I'm Southern. I mean, I'm Southern! I don't have blood. My veins are filled with grits and butter. With the exception of a Norway-born great-grandfather, all branches of my family tree have lived in the Southern United States since at least the 18th century. Most since the 17th.
Am I proud of this? Sure, I guess. I didn't have anything to do with where they decided to put down roots, but I suppose my decision to stay in the South is continuing a legacy that goes back just about as far as any American immigrant's legacy can go.
Maybe y'all have heard about this here flag controversy? You know the one where we talk about a piece of fabric instead of focusing on the real issue? IT'S HATE!! NO, IT'S HERITAGE!! No, it's a battle flag you're talking about, most of the time, so unless you're fixin' to storm my rancher and take my Maw Maw's silver and my six-pack of ramen noodles, I think that flag does not mean what you think it means.
I've been thinking about ways Southerners — of all shapes, colors, funny accents, and opinions on pimento cheese recipes — can celebrate our Southern heritage without use of a flag. For example, I think we can all agree that football was invented by God to make us happy. I think we can all agree that even if we don't all believe in God, we understand the point I'm trying to get across and will not argue theology when we could use that energy arguing about who's going to win the Egg Bowl.
A great thing about American Southerners is that we can find something in common with any other Southerner from any country. That's something to be proud of. It generally involves food. We all tend to like spicy foods. I once worked with several women from different countries, but we were all "Southerners." We decided to do a potluck where we would bring foods that we grew up on. I was at a slight disadvantage as two of the ladies did not eat pork. Do you know how hard it is to make ANYTHING a Mississippian ate growing up that doesn't have at least some part of a pig in it? I made banana pudding. Southerners always have backup plans. That's heritage right there, buddy ro. I have come up with a few other ways we can celebrate being Southern without being asshats about it.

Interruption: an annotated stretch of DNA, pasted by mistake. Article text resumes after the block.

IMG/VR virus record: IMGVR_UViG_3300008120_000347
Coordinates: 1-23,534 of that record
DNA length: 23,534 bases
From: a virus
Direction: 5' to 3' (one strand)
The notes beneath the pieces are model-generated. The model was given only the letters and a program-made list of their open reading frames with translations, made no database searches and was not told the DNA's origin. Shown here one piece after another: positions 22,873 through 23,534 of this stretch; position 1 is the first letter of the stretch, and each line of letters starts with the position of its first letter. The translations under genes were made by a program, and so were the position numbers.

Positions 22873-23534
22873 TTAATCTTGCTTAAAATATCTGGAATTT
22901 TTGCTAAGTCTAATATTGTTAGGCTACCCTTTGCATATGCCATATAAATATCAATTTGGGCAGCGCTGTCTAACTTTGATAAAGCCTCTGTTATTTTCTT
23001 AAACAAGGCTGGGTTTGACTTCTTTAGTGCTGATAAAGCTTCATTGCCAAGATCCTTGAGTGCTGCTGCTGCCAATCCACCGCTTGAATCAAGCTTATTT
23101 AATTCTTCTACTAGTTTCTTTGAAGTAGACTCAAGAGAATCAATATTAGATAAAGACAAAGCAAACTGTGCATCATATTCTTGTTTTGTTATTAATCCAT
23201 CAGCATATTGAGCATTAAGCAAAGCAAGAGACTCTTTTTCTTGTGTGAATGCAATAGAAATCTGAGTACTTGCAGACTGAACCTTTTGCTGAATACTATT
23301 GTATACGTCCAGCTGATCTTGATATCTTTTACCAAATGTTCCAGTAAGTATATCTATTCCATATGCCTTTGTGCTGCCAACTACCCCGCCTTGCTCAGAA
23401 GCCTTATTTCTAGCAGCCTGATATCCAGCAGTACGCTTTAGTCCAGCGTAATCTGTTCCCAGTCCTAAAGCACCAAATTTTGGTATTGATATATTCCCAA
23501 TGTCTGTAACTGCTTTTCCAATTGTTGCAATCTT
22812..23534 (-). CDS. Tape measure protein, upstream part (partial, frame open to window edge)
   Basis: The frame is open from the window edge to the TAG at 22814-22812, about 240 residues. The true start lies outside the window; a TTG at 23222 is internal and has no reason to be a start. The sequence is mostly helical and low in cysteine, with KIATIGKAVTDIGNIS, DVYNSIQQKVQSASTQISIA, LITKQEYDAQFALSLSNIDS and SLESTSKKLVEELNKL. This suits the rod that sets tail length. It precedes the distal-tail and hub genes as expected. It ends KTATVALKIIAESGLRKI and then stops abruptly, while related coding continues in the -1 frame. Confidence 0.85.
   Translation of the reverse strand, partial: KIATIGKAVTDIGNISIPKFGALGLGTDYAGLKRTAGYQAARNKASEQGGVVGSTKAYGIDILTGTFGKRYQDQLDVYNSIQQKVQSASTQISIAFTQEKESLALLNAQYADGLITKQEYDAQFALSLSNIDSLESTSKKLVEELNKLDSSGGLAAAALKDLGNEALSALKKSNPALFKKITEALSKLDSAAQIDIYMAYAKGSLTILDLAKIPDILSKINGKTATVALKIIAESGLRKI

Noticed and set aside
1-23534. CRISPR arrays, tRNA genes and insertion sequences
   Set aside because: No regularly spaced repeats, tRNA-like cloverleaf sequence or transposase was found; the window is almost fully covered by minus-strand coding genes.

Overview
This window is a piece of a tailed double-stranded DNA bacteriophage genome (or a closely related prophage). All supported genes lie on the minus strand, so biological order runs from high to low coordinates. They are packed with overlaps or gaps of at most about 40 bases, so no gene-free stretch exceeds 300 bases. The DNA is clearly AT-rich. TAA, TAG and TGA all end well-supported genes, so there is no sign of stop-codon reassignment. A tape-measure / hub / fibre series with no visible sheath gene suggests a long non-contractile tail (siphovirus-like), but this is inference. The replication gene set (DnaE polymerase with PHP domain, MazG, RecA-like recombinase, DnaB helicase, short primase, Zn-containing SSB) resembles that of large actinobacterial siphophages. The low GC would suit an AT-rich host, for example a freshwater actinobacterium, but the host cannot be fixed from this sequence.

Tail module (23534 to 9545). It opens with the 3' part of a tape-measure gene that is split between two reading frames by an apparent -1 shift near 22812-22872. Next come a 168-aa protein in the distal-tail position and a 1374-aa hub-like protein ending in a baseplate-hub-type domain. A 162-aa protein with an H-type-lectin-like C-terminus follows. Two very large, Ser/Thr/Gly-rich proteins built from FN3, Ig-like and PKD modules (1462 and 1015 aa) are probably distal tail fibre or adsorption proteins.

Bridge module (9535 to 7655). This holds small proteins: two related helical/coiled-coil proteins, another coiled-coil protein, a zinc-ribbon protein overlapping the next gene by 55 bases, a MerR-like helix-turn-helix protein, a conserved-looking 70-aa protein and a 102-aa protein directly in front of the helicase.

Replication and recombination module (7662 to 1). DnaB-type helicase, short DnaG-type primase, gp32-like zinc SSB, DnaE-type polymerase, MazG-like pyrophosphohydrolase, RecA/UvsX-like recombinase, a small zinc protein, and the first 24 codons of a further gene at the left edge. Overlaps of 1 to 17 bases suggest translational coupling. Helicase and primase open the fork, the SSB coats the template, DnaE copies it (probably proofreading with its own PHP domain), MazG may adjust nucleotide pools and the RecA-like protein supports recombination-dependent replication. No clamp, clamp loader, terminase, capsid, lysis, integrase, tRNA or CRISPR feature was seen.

Make sure all your dogs are under the front porch.
Drink more mint juleps.
Use the good silver and china at least once a week.
DO NOT, UNDER ANY CIRCUMSTANCES, TELL A YANKEE WHAT "BLESS YOUR HEART" REALLY MEANS. They may figure it out. It's not your fault. They are wily foes.
Develop strong opinions on the proper way to make deviled eggs, pimento cheese, and bean salad.
Have at least two church cookbooks. (Extra points if they were passed down to you.)
Call fireflies "lightning bugs" like a civilized person.
Wear a seersucker suit.
Make a Jell-O salad with marshmallows and then give it away, because that stuff is rank.
Distinguish different generations with the same name by referring to them as "Big" or "Little."
Keep at least three funeral casseroles or cakes in your freezer at all times.
Monogram anything that will sit still long enough.
Stop pressing buttons and start mashing them.
I think the best way to celebrate our heritage is to take advantage of our colorful way of speaking. Don't hide your accent. Parade it around on the front porch. After I told my husband I was hungry enough to eat the ass outta low-flying duck, I asked friends for some other phrases we could use to celebrate our way with words. Butts figured prominently, as in "that ass looks like two raccoons fighting in a burlap sack" and "her butt's lumpier than a bad batch of gravy."
Our ways of saying someone is not very pretty are also awesome. Ugly as a mud fence. So homely she'd scare a freight train down a dirt road.
We all know people crazier than a sprayed cockroach or crazier than a sack of bees. We've all eaten fried chicken good enough to make you slap yer mama or make a puppy pull a freight train.
We have some amazing things to celebrate about the South. We are authors, painters, potters, actors, statesmen, educators, musicians. We're storytellers. I think maybe that's what gets us in trouble. When it's our story, we tell it the way we want to. We're more than a flag. Let's start acting like it.